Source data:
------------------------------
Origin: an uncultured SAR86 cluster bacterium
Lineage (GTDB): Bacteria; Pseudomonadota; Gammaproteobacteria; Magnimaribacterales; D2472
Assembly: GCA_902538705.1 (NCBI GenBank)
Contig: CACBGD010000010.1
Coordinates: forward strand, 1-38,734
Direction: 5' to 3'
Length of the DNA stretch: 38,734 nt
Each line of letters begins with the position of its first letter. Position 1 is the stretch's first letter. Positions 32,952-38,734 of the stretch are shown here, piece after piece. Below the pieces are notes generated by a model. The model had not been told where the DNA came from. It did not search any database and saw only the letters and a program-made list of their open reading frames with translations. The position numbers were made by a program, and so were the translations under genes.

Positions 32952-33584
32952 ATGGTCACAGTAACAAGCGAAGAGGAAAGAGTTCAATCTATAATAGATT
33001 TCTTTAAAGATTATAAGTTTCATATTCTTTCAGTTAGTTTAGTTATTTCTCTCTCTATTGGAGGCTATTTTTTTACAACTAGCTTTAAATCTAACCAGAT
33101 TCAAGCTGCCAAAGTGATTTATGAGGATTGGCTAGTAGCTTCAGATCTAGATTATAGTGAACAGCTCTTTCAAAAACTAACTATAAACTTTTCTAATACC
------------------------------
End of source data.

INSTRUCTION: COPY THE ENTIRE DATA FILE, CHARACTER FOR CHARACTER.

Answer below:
Origin: an uncultured SAR86 cluster bacterium
Lineage (GTDB): Bacteria; Pseudomonadota; Gammaproteobacteria; Magnimaribacterales; D2472
Assembly: GCA_902538705.1 (NCBI GenBank)
Contig: CACBGD010000010.1
Coordinates: forward strand, 1-38,734
Direction: 5' to 3'
Length of the DNA stretch: 38,734 nt
Each line of letters begins with the position of its first letter. Position 1 is the stretch's first letter. Positions 32,952-38,734 of the stretch are shown here, piece after piece. Below the pieces are notes generated by a model. The model had not been told where the DNA came from. It did not search any database and saw only the letters and a program-made list of their open reading frames with translations. The position numbers were made by a program, and so were the translations under genes.

Positions 32952-33584
32952 ATGGTCACAGTAACAAGCGAAGAGGAAAGAGTTCAATCTATAATAGATT
33001 TCTTTAAAGATTATAAGTTTCATATTCTTTCAGTTAGTTTAGTTATTTCTCTCTCTATTGGAGGCTATTTTTTTACAACTAGCTTTAAATCTAACCAGAT
33101 TCAAGCTGCCAAAGTGATTTATGAGGATTGGCTAGTAGCTTCAGATCTAGATTATAGTGAACAGCTCTTTCAAAAACTAACTATAAACTTTTCTAATACC